Aprilia 2022 Aprilia Tuono 660 Factory review | Road and track test

The Tuono 660 Factory wheelies over the mountain at Cadwell Park

Visordown has spent the last month getting to grips with the Aprilia Tuono 660 Factory for this road and track review

A feisty little naked bike on road and track
Classy chassis, useable engine, massive grin factor
fiddly menus, buzzy handlebars, no multi-level wheelie control

EVER since the pretty little RS660 landed in 2020, the world was waiting patiently for a naked, Tuono version. That arrived in early 2021, and was quickly followed up by this bike, the 2022 Aprilia Tuono 660 Factory.

Like the standard Tuono 660, it shares most of its DNA with the fully-faired RS660 sports bike, and it cuts a familiar silhouette out on the road. In fact, as I’m walking up and down the line of assembled bikes at the Aprilia UK Cadwell Park track day, you are hard pushed to tell it apart from its bigger sibling.

Aprilia Tuono 660 Review 2021 | Is This The Best Naked Middleweight Motorcycle of 2021 | Visordown

2022 Aprilia Tuono 660 Factory features and price

The shared DNA doesn’t mean the two Tuonos are the same though, there is a smattering of upgrades that make the Factory version that little bit more spesh.

For starters, power is up over the standard version, with the bike producing a claimed 100bhp – the same amount as its RS660 cousin. Torque remains the same, 49lb-ft and Aprilia have hacked a tooth off the front sprocket to aid acceleration.

The 2022 Aprilia Tuono 660 also gains a boost in the chassis department, as it’s graced with slightly higher spec Kayaba forks with full adjustability, and a Sachs rear shock – also fully adjustable. It’s not quite the same upgrade the Tuono V4 Factory gets – gaining Öhlins Smart EC 2.0 electronic suspension over the stock bike’s manual kit – although it’s a sizeable enough jump in spec all the same.

The Tuono 660 Factory comes equipped with a six-axis IMU that allows for lean-sensitive ABS and traction control, wheelie control and corner lights – which I think are a first in this class. On top of that, there is a quickshifter and blipper as standard, which rounds out the Factory’s full-factory credentials.

Styling-wise, the Factory version of the Tuono 660 is only available in this Factory Black paint scheme, with red accents highlighting the pillion cover and aero fairing. Stealthy!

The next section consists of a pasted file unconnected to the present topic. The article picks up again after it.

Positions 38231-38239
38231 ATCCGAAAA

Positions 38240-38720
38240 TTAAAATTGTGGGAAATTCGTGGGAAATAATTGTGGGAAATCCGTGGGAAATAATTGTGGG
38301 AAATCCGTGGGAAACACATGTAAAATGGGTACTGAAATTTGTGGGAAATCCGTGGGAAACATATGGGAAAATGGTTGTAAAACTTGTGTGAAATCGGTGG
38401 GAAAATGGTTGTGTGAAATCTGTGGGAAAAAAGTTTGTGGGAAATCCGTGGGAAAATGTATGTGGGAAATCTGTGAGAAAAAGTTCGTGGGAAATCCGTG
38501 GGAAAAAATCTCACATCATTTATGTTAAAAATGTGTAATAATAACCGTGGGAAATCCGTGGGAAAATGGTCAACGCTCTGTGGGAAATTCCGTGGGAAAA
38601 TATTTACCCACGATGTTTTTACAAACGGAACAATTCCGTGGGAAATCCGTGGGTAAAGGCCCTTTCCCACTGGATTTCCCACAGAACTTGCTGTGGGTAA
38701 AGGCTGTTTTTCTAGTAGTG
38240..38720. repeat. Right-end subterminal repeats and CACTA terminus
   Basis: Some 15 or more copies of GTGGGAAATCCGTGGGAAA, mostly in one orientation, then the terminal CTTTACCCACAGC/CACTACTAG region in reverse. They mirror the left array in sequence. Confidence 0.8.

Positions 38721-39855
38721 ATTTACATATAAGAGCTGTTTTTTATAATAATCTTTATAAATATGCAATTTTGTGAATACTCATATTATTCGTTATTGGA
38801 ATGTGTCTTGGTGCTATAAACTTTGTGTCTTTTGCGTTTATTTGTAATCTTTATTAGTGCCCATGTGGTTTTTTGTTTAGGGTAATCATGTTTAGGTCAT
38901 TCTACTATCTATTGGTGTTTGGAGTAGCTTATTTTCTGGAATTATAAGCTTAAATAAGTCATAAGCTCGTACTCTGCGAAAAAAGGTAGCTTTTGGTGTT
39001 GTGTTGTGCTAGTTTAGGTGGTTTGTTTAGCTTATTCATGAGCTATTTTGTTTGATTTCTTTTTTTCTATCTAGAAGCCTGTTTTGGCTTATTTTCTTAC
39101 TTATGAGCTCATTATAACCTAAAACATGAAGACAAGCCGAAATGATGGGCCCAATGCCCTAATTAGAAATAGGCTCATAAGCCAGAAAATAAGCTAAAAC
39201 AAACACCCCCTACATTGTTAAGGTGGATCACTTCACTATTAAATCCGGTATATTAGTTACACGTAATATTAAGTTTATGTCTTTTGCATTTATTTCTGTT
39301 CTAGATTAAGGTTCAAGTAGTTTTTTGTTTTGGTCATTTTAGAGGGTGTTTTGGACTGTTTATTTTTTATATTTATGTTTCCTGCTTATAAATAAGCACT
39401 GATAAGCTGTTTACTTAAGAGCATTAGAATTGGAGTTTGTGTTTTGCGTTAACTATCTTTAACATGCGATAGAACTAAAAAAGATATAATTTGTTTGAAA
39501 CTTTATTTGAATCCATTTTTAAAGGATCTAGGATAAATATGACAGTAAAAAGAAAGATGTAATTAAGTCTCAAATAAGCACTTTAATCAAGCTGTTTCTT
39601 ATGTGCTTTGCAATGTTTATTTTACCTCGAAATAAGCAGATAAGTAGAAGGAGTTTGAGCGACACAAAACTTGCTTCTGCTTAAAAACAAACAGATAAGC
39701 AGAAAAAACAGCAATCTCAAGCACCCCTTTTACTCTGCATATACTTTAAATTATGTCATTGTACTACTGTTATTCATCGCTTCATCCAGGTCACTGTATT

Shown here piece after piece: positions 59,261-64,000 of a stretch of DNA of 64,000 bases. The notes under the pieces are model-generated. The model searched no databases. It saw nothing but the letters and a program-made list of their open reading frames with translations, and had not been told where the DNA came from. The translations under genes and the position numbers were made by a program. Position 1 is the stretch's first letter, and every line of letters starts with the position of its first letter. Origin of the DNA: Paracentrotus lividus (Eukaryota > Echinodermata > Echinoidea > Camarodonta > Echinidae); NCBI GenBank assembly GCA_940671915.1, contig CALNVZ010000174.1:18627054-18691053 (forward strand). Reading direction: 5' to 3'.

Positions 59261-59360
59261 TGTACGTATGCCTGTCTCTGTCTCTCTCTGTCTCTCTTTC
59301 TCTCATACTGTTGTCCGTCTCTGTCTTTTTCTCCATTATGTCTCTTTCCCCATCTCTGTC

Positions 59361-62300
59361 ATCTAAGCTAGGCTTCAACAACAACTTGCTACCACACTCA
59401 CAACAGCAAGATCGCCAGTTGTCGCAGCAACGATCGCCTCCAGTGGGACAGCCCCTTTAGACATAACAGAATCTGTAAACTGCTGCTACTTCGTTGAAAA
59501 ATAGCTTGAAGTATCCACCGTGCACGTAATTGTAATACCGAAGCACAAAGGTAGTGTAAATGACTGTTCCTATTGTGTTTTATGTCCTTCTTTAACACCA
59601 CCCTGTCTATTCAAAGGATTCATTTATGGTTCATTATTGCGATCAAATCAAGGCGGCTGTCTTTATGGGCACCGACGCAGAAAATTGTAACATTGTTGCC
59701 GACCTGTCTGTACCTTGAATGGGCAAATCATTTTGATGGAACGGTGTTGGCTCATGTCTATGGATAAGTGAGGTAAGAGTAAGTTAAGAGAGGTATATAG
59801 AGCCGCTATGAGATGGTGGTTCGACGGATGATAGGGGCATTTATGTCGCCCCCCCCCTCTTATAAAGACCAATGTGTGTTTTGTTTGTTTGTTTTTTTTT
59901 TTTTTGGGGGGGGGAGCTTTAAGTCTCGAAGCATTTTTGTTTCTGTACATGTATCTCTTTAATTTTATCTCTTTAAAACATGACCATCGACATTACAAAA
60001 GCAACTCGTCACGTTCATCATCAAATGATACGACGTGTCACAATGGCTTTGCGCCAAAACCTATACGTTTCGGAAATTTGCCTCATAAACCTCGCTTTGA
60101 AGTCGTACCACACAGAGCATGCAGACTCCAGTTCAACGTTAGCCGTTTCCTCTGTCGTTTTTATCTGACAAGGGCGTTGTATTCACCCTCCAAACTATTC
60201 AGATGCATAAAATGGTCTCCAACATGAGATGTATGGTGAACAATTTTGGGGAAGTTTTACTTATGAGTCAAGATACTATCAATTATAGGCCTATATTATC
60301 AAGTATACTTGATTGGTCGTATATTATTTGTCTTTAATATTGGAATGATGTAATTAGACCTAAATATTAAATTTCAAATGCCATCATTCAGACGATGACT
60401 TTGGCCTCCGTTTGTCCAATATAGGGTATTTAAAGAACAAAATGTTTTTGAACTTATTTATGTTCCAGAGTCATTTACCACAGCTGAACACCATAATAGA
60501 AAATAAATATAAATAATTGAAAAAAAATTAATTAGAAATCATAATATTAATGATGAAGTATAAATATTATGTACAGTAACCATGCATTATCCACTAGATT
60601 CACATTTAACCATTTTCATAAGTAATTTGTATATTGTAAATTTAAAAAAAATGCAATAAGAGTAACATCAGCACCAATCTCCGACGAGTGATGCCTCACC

At £10,000 new in the UK, the Tuono 660 Factory is just £300 more than the stock machine. Taking its fairly sizeable increase in spec over the stocker into account, you’d have to say it looks like good value. Cast your net further east though, and Japanese competitors to the Tuono undercut it on price significantly – although none quite have the looks, kudos, or tech of the little Italian.

2022 Aprilia Tuono 660 Factory ridden on UK roads

Before we got to the heavenly circuit that is Cadwell Park, Aprilia gave me the chance to get acquainted to the new bike in a more natural setting – the UK in the heart of a glorious summer. It’s fair to say that with so much good weather, myself and the Tuono got to know each other very quickly. It’s the kind of bike that brings out the inner child in me, taunting me from the garage in a way that has me reaching for the keys at any available moment. It’s also one of those bikes that makes you question why we ride around on 200bhp sports bikes and nakeds when on the road, 100bhp and a slick chassis deliver just as many smiles per hour.

2022 Aprilia Tuono 660 handling

For the entirety of my time with the Tuono, I kept the bike on its stock settings without tweaking a thing. It’s firm enough to push hard on the road without worrying the top-out springs, yet supple enough to deal with the UK's maze of potholes. I’d be hard pushed to tell if the suspension is any plusher, or sportier than the stock Tuono we rode last year, although I think this bike is more about giving the rider a platform they can manipulate for road and track riding.